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04-Sep-2015 06:45

Two weeks ago, on a night Shana was with her father, Friedman cooked dinner for the twins and the man she has been seeing exclusively for two years. "I'm very mindful and protective of their emotions."Overkill?

Not to Elaine, a mother of three who asked not to be identified because she's in the midst of divorce proceedings. The first was starting to date two months after her separation."You go through a selfish stage when you split up," she says. "' As awful as that was, it was worse to see her son so miserable when the relationship ended. Children of divorce have already experienced loss, maybe trauma.

Today, she continues to be discreet even with the twins, who are now 23, and fiercely so with Shana, who is 8. But Friedman would never kiss him in front of her children, and even though the twins are adults, she was careful they didn't see her go off to bed with him."It's still a parent-child relationship," she says."It's better to be open [to that degree] than for them to feel there are secrets." He advises telling your ex-spouse that you're taking this step and, when one parent starts to date before the other, to say, "I know your dad is dating.When I'm ready, I will, too." Otherwise, children are caught in a bind, feeling protective of the parent who isn't moving on and angry with the one who is.Even when a relationship is in that stage between casual and committed, keep details from children.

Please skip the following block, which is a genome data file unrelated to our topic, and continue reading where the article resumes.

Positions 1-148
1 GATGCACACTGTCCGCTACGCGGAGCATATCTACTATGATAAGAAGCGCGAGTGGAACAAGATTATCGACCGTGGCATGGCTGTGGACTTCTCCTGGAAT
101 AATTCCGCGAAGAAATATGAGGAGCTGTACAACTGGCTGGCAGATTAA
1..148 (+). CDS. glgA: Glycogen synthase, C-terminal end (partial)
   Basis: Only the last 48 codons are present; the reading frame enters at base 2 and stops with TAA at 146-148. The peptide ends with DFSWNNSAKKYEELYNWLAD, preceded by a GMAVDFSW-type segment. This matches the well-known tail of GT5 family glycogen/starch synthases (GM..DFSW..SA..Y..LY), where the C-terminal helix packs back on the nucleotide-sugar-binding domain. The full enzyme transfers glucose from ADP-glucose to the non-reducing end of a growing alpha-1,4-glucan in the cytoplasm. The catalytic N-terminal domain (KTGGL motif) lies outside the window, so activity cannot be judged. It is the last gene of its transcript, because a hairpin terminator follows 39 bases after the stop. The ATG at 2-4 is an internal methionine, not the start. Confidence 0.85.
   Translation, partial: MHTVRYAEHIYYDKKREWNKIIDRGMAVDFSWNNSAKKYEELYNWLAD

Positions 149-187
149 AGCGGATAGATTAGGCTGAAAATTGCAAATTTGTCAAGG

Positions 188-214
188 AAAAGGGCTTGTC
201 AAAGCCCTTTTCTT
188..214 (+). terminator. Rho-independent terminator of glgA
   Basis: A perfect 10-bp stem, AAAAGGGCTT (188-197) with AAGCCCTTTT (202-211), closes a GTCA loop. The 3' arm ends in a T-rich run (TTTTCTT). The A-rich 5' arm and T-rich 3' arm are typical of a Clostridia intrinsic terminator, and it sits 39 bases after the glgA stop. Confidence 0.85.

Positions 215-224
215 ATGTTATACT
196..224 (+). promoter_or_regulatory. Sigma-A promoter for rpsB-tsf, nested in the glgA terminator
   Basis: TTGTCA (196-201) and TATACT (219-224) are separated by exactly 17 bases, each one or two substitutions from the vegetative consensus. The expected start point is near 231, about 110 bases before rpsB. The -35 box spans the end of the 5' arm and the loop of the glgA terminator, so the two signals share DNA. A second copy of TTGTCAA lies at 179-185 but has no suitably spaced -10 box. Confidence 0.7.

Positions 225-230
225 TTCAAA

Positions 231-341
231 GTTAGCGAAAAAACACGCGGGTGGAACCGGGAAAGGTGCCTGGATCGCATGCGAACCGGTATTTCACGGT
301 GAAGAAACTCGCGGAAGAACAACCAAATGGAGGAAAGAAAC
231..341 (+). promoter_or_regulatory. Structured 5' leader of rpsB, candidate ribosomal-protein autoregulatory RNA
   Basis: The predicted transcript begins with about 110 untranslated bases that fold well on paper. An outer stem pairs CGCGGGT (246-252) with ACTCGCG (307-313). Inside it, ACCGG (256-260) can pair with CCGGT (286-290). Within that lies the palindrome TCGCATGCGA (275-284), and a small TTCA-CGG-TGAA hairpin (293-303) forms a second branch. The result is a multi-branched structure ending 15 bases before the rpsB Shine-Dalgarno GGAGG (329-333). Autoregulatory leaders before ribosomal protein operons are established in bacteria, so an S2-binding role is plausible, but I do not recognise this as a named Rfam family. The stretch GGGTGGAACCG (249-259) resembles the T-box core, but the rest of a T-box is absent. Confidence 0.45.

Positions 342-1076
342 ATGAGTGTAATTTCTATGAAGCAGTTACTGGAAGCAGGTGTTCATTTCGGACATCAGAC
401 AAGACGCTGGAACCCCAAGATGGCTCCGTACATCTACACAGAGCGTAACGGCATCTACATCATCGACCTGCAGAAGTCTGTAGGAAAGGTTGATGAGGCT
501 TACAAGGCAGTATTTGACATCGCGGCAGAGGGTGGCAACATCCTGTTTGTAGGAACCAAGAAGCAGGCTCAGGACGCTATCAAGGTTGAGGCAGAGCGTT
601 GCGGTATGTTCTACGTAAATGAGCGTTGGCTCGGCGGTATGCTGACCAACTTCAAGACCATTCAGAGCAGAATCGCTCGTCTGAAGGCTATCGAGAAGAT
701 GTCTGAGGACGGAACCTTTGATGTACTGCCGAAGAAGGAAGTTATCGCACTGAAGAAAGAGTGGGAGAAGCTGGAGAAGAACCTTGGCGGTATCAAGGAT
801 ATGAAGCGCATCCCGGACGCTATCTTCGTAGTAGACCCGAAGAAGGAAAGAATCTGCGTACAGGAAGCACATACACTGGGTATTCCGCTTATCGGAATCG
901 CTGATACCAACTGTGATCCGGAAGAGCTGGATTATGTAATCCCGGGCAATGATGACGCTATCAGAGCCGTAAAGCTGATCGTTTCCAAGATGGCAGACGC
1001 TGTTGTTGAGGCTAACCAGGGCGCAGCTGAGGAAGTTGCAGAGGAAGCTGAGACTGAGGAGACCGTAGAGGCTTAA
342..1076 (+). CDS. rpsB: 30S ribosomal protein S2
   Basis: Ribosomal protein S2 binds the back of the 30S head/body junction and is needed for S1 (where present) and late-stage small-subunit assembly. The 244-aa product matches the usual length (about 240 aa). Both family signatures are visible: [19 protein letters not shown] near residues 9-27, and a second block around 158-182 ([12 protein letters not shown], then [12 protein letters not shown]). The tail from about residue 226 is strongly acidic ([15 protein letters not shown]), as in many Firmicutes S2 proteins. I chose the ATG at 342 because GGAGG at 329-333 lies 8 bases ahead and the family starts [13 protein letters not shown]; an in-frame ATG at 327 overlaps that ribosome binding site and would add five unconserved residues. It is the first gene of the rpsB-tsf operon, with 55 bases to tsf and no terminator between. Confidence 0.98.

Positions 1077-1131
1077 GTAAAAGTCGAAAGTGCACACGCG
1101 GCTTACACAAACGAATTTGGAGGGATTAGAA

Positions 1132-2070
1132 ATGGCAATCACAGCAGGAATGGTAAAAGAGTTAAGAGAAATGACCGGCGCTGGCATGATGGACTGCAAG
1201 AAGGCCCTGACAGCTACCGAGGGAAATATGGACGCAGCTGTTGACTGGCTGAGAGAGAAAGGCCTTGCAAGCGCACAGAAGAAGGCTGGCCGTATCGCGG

"You assume your kids understand that mom needs a life outside of them. "He asked about him almost daily, for months," she says. The problem is not that they get attached to a new person, but that exposure to a parade of new people creates the potential for more loss."At its heart, this is about trust," says psychologist Leah Klungness of Long Island, who specializes in single-parent issues.They don't."Mistakes 2, 3, and 4:* Introducing her children to the first man she liked.* Allowing him to spend time at the house, especially playing ball with her son, then 8.* Giving him a peck on the cheek one day as they parted. Children are likely to wonder, "Who can I count on to stay around? " Some blame themselves: "I'm not lovable." The more loss there is, the more distrustful they can become, including in their own future relationships.